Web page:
Case History Edit
The patient was admitted when she had difficulty breathing after being dropped from shoulder height during rehearsal. There were no signs of trauma, tumors, punctures to the lungs, bruising or STDs. Despite being on supplemental oxygen, her blood oxygen level was never higher than 60% and her lungs kept collapsing despite the presence of a chest tube. Her white blood cell count was normal and she had no fever, which ruled out pneumonia. Dr. House thought it might be a pulmonary contusion, but a CT Scan had showed no inflammation of the lungs. Her BUN and creatinine levels were high, but within the normal range. Dr. House suggested that dehydration from overexertion could have hidden the symptoms of an infection and ordered intravenous fluids and antibiotics on the assumption it was merely pneumonia.
The patient did not respond to antibiotics. Dr. House wanted to test for pneumonia, but the patient's lungs were still collapsed which ruled out a bronch. Dr. House wanted to perform a transtracheal aspiration, but Dr. Foreman objected because the sensation is similar to drowning. Dr. House persisted as the patient was critical and there was no other testing procedure available. Dr. Foreman and Dr. Taub performed the procedure. Dr. Foreman performed a tracheotomy and started the water, but the patient slipped out of Dr. Taub's grip. He noticed her skin had come off in his hands. Soon, the patient's skin was sloughing off quickly and they were having difficulty replacing it with artificial skin. The patient's ANA was negative, ruling out autoimmune disorders. Dr. House thought it might be a liver tumor which had progressed to the lungs and ordered an ultrasound and a biopsy if any masses were found. Dr. House believed that the skin problem was a reaction to the antibiotics - toxic epidermal necrolysis - and was not caused by her underlying disease. Dr. House ordered a swab of her skin to confirm the necrolysis. Dr. House apologized to the patient for giving her antibiotics before confirming that she had an infection.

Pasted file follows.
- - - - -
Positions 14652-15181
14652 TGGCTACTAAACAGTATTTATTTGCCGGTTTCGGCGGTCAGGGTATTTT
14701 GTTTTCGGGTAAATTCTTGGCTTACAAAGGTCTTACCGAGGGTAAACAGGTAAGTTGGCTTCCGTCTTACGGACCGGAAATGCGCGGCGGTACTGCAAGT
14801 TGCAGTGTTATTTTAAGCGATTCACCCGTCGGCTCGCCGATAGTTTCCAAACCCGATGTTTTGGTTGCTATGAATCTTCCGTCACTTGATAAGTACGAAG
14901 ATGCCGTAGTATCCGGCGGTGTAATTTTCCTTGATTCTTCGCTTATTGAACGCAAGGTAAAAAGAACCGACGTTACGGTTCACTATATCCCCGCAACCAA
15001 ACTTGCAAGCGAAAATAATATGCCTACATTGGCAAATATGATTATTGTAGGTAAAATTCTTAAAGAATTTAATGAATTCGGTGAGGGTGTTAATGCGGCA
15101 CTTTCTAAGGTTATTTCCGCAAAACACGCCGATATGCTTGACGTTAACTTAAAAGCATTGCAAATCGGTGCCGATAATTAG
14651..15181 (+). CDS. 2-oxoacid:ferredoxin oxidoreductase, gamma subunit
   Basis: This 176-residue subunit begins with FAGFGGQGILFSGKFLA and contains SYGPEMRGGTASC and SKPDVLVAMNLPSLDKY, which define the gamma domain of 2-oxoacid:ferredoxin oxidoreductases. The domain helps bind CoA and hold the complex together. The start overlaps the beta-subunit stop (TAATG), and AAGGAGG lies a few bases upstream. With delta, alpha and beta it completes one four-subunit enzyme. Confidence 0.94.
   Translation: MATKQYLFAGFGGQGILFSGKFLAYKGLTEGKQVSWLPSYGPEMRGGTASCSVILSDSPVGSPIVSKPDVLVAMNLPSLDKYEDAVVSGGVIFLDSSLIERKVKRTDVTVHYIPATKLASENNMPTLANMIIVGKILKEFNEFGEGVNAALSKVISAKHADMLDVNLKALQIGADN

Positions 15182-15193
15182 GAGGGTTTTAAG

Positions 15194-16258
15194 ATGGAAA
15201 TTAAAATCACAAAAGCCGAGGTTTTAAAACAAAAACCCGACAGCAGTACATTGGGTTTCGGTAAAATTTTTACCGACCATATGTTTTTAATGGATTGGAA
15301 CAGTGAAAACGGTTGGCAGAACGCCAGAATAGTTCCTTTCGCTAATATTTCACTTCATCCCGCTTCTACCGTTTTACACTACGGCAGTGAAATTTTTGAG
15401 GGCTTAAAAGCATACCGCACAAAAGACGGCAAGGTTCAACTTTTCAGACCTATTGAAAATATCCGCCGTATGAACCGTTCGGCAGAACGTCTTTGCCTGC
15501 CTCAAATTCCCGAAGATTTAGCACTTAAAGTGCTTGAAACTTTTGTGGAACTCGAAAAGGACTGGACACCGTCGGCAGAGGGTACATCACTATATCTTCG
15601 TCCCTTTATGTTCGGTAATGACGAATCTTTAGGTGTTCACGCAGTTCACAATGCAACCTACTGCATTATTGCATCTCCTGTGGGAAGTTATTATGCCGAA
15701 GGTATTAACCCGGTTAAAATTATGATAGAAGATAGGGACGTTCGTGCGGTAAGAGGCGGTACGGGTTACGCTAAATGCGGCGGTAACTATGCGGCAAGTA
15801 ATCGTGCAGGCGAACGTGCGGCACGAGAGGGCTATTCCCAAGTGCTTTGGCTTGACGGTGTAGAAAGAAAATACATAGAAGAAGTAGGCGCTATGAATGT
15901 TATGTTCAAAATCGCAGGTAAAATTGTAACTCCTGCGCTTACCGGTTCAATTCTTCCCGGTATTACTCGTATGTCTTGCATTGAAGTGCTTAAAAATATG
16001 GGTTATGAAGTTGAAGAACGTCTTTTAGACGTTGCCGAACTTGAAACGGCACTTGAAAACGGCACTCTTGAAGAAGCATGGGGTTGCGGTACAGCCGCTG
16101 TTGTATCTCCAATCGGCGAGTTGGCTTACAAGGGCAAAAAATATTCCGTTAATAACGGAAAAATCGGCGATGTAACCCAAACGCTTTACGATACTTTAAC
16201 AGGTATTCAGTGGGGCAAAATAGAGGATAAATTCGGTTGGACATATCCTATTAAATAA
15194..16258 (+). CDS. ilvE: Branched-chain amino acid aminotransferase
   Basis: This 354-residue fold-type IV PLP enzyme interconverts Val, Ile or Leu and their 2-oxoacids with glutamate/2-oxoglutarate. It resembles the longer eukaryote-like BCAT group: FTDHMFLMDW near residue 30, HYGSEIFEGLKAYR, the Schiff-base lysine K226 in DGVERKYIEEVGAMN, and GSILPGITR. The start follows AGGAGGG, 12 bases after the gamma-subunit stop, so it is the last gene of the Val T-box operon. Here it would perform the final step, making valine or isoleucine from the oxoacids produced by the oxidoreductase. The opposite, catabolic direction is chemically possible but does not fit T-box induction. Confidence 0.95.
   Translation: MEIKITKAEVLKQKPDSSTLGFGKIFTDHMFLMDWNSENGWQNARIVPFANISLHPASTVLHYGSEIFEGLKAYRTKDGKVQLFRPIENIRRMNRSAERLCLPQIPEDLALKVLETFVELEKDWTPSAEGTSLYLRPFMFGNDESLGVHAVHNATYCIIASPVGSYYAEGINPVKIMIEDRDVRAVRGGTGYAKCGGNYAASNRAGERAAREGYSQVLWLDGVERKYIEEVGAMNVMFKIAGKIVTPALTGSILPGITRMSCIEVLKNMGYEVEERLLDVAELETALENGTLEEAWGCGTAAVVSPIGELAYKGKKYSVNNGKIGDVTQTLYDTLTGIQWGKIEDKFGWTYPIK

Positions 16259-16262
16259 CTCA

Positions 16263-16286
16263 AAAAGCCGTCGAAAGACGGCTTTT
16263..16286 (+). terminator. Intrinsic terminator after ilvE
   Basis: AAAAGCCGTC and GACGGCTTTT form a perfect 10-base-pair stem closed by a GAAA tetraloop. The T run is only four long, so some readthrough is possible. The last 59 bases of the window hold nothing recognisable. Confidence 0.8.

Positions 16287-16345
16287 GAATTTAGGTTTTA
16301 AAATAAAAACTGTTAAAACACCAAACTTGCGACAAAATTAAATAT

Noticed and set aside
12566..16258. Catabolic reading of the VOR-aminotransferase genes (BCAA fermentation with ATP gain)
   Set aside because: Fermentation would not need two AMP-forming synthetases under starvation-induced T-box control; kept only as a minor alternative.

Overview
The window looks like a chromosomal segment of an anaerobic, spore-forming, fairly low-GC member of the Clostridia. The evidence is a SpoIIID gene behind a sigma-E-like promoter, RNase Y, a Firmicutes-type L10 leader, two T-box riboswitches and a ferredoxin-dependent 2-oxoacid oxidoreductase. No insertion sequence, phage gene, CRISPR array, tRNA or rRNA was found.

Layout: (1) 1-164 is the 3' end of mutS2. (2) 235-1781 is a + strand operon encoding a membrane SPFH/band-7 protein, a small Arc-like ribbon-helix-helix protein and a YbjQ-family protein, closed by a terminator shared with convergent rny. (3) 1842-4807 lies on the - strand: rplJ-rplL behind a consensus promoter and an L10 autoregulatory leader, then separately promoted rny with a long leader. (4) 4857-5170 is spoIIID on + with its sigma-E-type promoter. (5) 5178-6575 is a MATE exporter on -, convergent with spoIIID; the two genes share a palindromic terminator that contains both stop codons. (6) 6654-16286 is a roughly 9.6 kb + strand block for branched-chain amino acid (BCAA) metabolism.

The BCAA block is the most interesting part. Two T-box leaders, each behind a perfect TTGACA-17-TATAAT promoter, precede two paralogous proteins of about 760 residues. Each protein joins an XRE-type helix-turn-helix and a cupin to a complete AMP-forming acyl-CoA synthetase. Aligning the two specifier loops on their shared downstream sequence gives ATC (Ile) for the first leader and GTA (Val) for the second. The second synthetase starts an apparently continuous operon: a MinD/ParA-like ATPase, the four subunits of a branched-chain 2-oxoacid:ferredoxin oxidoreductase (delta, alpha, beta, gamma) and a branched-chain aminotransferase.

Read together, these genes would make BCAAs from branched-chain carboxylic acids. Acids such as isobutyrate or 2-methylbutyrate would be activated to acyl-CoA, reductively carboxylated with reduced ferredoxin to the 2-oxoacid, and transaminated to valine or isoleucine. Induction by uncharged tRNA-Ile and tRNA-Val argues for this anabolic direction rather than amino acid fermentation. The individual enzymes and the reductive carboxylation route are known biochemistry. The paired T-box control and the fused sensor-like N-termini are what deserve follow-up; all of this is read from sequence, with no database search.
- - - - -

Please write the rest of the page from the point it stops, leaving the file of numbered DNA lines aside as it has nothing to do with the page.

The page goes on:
Although the ultrasound found a mass in the liver, Dr. Foreman could not perform a biopsy as the patient's skin was still too thin and she would bleed to death from the procedure. Dr. House ordered the biopsy to be performed through her jugular vein, which would mean any bleeding would drain into her veins. Dr. Chase performed the procedure. A small heart flutter was noted, but it later developed into a complex tachycardia. Dr. Chase manage to complete the procedure.
The biopsy was negative for cancer. The patient's heart could not be tested until it was beating regularly. Dr. Wilson suggested metoprolol to correct the heart rhythm, but it had already been tried. Dr. House suggested inducing a cardiac arrest, then doing the MRI before restarting the heart. However, Dr. Hadley noted that it would take at least four minutes to perform the scan, and Dr. Foreman reminded Dr. House that brain damaged would be almost certain after three minutes. Dr. House still wanted to proceed.
Dr. Chase defibrillated the patient to induce cardiac arrest and they started the MRI. Dr. Foreman noticed a shadow near her aorta, but the patient had to be revived before it could be fully explored. The patient passed her cognitive tests.
The team discussed the shadow on the aorta, but it could be a lesion, tumor, or an abcess. However, it could also be an artifact on the monitor. Dr. Taub noted that a biopsy of the area would be dangerous as she would most likely go into cardiac arrest. However, Dr. House was intrigued by the patient's boyfriend and believed he might be feeling guilty. If the shadow on her heart was an abscess from gonorrhea, as Dr. Foreman pointed out the blood test would have been negative but the infection would still be damaging her heart. Dr. House ordered the boyfriend tested for gonorrhea and if it was positive, surgery to remove the abscess. The boyfriend tested positive, although Dr. Foreman surmised that he had caught the infection from her as he was asymptomatic and insisted he had been faithful. The patient was prepared for surgery.
However, the patient soon developed sepsis and surgery became impossible until they could get her blood pressure to rise. She was not responding to fluids. Dr. House had to remove himself from the case, leaving Dr. Foreman as attending physician. Dr. Taub suggested putting her on heart-lung bypass, but Dr. Hadley noted that the real problem was that due to her sepsis, her blood vessels could not be expected to hold together. Dr. Foreman suggested a high dose of dopamine. This would constrict her blood vessels and keep her from bleeding to death during surgery. However, Dr. Taub felt that much dopamine would overtax her heart. However, given the lack of options, Dr. Foreman decided on dopamine.
The surgery proceeded with the patient's blood pressure at 90/60. Dr. Chase found the abcess and noted that none of the other tissue surrounding it seemed to be damaged. However, he noted the patient's fingers and toes were turning black from gangrene from lack of circulation.
The patient was taken off anesthetic and advised that her hands and feet had to be amputated to prevent the spread of gangrene. However, the patient refused the procedure. The team worked to find an alternative treatment. Dr. Taub finally decided to use a vasodilator to counteract the effect of the dopamine. However, the procedure was dangerous as a clot could kill the patient. However, the procedure went well and circulation was restored to the patient's hands and feet. She was expected to make a full recovery.